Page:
# Finding number of natural numbers N such that............

In summary, the problem is asking to find the number of natural numbers n for which the expression (n^2 - 900)/(n - 100) is an integer. After simplifying the expression, it can be seen that for it to be an integer, 9100 must be divisible by n - 100. By setting k = n - 100, we can see that k must be a factor of 9100, and we must count the number of factors in the range of 0 to 100. However, since n is a natural number, k must also be greater than -100. Therefore, the correct answer is greater than 36.

## Homework Statement

Find the number of natural numbers n such that (n2-900)/ (n-100) is an integer.

## The Attempt at a Solution

I have done the following:
(n2-900-9100+9100)/ (n-100)
or,{ (n2 - (100)2) + 9100 }/ (n-100)
or, (n+100) + (9100)/(n-100)
I hope you can understand this. Also, please let me know if there is a way to insert fractions here, without using "/".
Now, coming back to the question. We clearly have to check the number of factors of 9100, which is 36.
According to my book, the correct answer is 36.
Now, let's consider a factor of 9100, say 91.
for 91, n=191. But, can't the denominator of (9100/n-100) be negative?
I mean, what if (n-100) = -91, and n=9? We have considered only the positive factors of 9100, not the negative factors. So, i think the answer should be well over 36. Please help me out.

The problem says natural numbers for n right so only integers greater than zero are allowed meaning n can’t be negative. That is your restriction. The expression can evaluate to positive or negative integer values.

Yes, that is what I am saying.
9 is not a factor of 9100, but if we put 9 into the original equation, we get the result as 9, which is an integer.
But, we haven't counted that as it is not a factor of 9100.

I hope you can understand this. Also, please let me know if there is a way to insert fractions here, without using "/".
Yes. For example ##\frac 3 5##, using our implementation of LaTeX. I wrote this as # #\frac 3 5 # # (without the spaces between the # characters). See our tutorial here: https://www.physicsforums.com/help/latexhelp/
Yes, that is what I am saying.
9 is not a factor of 9100, but if we put 9 into the original equation, we get the result as 9, which is an integer.
But, we haven't counted that as it is not a factor of 9100.
If n = 9, ##\frac{n^2 - 900}{n - 100}## is an integer because the expression simplifies to ##\frac{81 - 900}{9 - 100} = \frac{-819}{-91} = 9##.

If you divide ##n^2 - 900## by n - 100 using polynomial long division, you get ##n + 100 + \frac{9100}{n - 100}##. For the rational expression to be an integer, ##\frac{9100}{n - 100}## must be an integer. Start by factoring 9100 and counting the number of ways that 9100 is evenly divisible by some integer in the range 0 through 100. Should be a relatively short list.

It's not relevant that 9 is not a factor of 9100. What you are looking for are numbers n for which ##100 - 9## divides ##n^2 - 900##. Or equivalently, n - 100 divides 9100 (from the work in the previous paragraph). n = 9 is one such number, since we have ##\frac {9100}(-91}## which is an integer, and n = 9 is a natural number..

Last edited:
Mark44 said:
Start by factoring 9100 and counting the number of ways that 9100 is evenly divisible by some integer in the range 0 through 100. Should be a relatively short list.
Can you please show me how to do it?

Can you please show me how to do it?

I thought you nearly had the solution in your original post. Note that you started with:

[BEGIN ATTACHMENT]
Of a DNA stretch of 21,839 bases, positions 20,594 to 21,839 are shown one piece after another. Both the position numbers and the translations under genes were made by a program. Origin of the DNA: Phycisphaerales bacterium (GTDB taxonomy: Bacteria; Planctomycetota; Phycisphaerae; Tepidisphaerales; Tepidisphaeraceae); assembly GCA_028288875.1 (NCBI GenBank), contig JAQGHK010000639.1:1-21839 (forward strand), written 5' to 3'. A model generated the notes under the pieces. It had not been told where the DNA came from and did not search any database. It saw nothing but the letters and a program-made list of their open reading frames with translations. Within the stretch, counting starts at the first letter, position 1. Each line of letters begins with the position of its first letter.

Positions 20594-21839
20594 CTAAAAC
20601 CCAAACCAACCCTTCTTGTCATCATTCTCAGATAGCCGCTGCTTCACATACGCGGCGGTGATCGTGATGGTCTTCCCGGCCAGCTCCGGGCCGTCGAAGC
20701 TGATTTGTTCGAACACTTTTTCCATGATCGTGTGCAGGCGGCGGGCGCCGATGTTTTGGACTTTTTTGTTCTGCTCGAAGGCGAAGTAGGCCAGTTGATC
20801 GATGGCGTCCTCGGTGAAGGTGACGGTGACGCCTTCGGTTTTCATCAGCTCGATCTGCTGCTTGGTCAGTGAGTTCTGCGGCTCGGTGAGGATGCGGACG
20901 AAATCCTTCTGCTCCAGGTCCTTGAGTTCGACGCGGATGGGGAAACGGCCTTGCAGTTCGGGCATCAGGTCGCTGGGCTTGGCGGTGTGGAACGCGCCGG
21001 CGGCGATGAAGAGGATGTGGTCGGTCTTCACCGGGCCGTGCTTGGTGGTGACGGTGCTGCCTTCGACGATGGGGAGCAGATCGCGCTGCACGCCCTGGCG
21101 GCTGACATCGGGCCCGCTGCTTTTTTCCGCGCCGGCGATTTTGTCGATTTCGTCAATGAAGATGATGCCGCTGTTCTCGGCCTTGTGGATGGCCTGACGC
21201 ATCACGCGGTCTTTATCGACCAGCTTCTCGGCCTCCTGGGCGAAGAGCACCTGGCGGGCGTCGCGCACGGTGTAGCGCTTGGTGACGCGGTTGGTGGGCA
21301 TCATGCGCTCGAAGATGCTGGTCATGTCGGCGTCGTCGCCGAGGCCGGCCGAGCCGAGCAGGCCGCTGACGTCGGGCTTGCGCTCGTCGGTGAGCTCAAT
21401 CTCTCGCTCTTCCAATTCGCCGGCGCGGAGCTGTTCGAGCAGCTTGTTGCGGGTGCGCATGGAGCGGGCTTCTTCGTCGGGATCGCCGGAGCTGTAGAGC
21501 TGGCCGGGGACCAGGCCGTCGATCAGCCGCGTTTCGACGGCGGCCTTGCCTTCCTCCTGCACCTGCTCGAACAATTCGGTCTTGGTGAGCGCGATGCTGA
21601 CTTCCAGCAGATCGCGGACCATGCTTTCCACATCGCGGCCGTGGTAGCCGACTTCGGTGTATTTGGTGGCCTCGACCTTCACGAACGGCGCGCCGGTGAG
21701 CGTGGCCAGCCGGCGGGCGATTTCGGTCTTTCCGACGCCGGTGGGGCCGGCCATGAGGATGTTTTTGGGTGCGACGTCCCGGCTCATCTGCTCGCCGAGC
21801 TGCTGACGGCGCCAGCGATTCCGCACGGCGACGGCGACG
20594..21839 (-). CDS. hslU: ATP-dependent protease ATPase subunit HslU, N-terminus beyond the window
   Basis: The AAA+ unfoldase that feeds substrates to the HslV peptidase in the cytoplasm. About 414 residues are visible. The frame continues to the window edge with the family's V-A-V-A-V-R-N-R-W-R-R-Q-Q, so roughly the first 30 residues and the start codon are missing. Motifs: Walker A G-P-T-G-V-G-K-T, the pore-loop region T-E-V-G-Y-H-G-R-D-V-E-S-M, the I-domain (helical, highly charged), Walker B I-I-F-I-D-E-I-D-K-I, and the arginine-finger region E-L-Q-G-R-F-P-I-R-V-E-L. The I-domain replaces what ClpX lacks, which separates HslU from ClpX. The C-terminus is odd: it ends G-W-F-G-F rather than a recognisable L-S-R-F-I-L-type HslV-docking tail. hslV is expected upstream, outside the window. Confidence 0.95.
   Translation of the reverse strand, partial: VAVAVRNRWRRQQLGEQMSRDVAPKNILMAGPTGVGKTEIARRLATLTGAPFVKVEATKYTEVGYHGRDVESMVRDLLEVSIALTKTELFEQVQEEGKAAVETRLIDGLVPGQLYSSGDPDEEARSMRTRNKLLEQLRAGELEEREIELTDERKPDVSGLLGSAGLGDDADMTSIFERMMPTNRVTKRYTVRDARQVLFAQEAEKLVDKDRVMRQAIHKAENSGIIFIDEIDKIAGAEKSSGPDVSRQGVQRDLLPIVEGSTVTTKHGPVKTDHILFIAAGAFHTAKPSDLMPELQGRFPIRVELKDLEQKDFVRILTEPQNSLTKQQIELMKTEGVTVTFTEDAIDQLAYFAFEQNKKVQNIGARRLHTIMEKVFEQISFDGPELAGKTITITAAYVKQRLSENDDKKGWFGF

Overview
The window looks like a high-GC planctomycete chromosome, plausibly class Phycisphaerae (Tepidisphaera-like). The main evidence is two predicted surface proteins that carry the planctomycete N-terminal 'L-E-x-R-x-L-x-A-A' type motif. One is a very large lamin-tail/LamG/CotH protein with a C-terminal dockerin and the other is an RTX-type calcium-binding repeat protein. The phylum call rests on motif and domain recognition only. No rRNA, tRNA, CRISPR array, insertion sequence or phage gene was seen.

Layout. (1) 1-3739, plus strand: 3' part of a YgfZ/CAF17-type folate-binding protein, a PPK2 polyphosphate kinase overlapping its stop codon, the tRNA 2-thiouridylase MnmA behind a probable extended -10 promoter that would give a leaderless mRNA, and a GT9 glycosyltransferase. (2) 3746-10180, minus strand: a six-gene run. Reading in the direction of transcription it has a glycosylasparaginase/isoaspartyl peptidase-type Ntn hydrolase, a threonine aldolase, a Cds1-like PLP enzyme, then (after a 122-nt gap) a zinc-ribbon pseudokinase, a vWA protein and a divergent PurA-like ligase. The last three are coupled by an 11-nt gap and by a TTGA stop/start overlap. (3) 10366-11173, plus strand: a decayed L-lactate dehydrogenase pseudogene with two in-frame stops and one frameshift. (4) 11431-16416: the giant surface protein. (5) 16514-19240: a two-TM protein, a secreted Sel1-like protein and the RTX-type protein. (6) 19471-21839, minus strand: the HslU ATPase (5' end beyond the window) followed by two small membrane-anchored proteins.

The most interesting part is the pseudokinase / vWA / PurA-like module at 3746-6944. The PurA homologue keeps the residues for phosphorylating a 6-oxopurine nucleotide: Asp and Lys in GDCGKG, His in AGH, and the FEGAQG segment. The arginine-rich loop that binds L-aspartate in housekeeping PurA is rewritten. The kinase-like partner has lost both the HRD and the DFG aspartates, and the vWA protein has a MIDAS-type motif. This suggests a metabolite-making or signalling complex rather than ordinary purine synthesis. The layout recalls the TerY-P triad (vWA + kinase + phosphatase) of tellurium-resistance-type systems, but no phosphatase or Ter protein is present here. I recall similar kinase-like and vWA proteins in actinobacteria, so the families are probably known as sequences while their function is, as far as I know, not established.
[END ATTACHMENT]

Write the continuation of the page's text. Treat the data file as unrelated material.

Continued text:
##n## is a natural number (##n > 0## or ##n \ge 0##?) Depending how "natural" number is defined.

and you got to ##\frac{9100}{n-100}## is an integer.

I would let ##k = n -100##, so you have: ##k> -100## and ##k|9100##.

It should be easy to count the factors from there. And, you are correct that there are more than ##36##.

## 1. What is the purpose of finding the number of natural numbers N in a given scenario?

The purpose of this task is to determine the number of natural numbers that satisfy a particular condition or property. This can help in solving various mathematical problems and understanding patterns in numbers.

## 2. How do you find the number of natural numbers N in a given scenario?

The most common method is to use mathematical equations or algorithms to systematically count the numbers that fulfill the given criteria. This may involve using concepts such as prime numbers, factorials, or combinations.

## 3. Can you provide an example of finding the number of natural numbers N in a real-world application?

Sure, one example could be finding the number of ways to arrange a set of objects in a specific order. This can be solved by finding the factorial of the total number of objects.

## 4. Is there a limit to the number of natural numbers in a given scenario?

No, there is no limit to the number of natural numbers in a given scenario. However, the larger the numbers involved, the more complex the calculations may become.

## 5. What are some challenges faced when finding the number of natural numbers N?

One challenge is determining the most efficient method to count the numbers in a given scenario. Another challenge is dealing with large numbers, which may require advanced mathematical techniques or computer programming.

• Precalculus Mathematics Homework Help
Replies
20
Views
2K
• Precalculus Mathematics Homework Help
Replies
12
Views
1K
• Precalculus Mathematics Homework Help
Replies
2
Views
1K
• Precalculus Mathematics Homework Help
Replies
6
Views
796
• General Math
Replies
3
Views
1K
• Precalculus Mathematics Homework Help
Replies
1
Views
1K
• Introductory Physics Homework Help
Replies
4
Views
223
• General Math
Replies
5
Views
983
• Precalculus Mathematics Homework Help
Replies
18
Views
3K
• Introductory Physics Homework Help
Replies
4
Views
1K